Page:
What media relations taught me about brand purpose

October 8, 2018

media relations and purpose

Before starting my business, I spent part of my career at PR agencies focusing on media relations. Not all PR professionals enjoy media relations, but I loved it. However, it wasn’t until recently that I realized what years of media relations taught me about helping companies define their brand purpose.  

Executive Vision

I think one of the reasons I came to love media relations was because I was often given the opportunity to work with senior leadership. Whether it was interview prep, media training or the actual interview, I was given an opportunity to meet face-to-face with the CEO or another senior-level exec.

I understood early in my career how valuable this time was. I was always over-prepared, asked good questions and listened more than I spoke. I took a lot of notes, underlining interesting soundbites, statistics or personal stories that would help with the next pitch. Over time, I also became attuned to their vision, the company’s business objectives and how the marketing strategy could support both.  

My Brand Purpose Takeaway: Start in the c-suite. Today, each project I work on includes an interview with the founder or CEO. Brand purpose permeates all aspects of the business so it’s important to me that it’s fully in-line with the executive vision.


One of the greatest benefits of doing media relations work for years was that I learned to write concisely. When crafting a pitch, I had to keep it short; to say as much as I could in as few words as possible. I learned to filter out irrelevant information and focus on nuggets that would capture a reporter’s attention and prompt a reply.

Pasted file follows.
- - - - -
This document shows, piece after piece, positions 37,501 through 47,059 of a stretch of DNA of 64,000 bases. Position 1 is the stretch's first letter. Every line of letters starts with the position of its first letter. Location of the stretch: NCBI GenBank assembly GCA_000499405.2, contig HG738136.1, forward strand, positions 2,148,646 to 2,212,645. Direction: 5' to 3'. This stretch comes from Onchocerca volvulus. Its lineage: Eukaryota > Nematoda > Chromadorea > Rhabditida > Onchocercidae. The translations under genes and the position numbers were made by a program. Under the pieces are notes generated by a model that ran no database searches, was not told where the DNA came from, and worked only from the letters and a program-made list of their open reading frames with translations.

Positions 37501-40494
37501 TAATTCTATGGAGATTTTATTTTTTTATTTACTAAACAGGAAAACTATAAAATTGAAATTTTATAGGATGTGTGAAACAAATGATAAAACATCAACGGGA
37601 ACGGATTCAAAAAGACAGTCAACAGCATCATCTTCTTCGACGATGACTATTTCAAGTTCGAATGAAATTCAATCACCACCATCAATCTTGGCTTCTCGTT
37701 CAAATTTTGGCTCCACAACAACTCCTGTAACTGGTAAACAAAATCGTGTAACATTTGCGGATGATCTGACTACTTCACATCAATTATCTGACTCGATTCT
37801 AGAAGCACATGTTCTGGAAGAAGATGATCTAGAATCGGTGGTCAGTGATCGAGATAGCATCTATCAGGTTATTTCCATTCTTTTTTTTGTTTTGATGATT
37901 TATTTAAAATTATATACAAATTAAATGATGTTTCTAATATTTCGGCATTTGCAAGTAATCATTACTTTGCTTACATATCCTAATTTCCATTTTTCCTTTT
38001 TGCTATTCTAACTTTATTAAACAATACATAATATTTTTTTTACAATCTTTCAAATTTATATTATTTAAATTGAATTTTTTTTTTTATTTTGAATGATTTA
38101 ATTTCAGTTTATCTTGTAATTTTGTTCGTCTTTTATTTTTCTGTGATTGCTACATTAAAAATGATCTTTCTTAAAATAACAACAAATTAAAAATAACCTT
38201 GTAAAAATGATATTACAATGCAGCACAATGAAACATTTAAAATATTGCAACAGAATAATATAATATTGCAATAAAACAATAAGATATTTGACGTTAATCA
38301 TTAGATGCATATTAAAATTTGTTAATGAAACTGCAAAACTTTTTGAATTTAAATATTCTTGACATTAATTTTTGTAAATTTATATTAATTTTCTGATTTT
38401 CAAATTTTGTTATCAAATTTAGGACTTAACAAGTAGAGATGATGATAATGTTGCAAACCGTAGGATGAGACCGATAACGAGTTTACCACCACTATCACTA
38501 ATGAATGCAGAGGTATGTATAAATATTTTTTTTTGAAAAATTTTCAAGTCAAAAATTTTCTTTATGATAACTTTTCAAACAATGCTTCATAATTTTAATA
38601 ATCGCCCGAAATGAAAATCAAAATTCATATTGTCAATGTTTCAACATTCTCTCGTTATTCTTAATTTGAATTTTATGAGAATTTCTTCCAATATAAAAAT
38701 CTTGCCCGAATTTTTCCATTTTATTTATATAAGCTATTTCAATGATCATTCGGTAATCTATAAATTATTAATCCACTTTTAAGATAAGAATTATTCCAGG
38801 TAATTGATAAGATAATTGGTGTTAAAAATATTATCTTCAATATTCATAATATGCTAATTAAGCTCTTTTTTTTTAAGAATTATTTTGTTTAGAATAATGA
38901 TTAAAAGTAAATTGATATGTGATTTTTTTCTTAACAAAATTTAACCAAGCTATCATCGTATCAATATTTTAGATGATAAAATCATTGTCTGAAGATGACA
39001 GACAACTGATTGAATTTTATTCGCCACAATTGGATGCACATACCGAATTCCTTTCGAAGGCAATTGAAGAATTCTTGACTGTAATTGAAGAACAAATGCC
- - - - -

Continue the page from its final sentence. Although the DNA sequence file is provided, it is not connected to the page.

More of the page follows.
My Brand Purpose Takeaway: Keep it simple. The benefit of defining your organization’s brand purpose is to have a focused and succinct view of your brand. When you do this, it becomes something that everyone in the organization can understand, remember and share with others.

Prioritize What’s Most Important

The key to writing more concisely was learning to prioritize. I would identify the most important information and organize it in a way that was newsworthy, engaging and actionable. This skill has helped me throughout my career and was likely a precursor to what I’m doing today.

My Brand Purpose Takeaway: Prioritize. Keeping it simple means succinct but it also means honing in on a singular purpose. With this in mind, I designed my process to be a funnel. I start by gathering great amounts of information and then keep distilling down until we reach the brand purpose.

What about you? Are there aspects of your career that are serving you now in a new role? I’d love to hear your stories.




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Karen Bailey is a brand purpose consultant and specializes in helping companies define their purpose and align their business around it. In 2017, she launched the blog, Purpose Greater Than Profit, to start a meaningful conversation about the increasingly important role of brand purpose, purposeful leadership and a better way of doing business.


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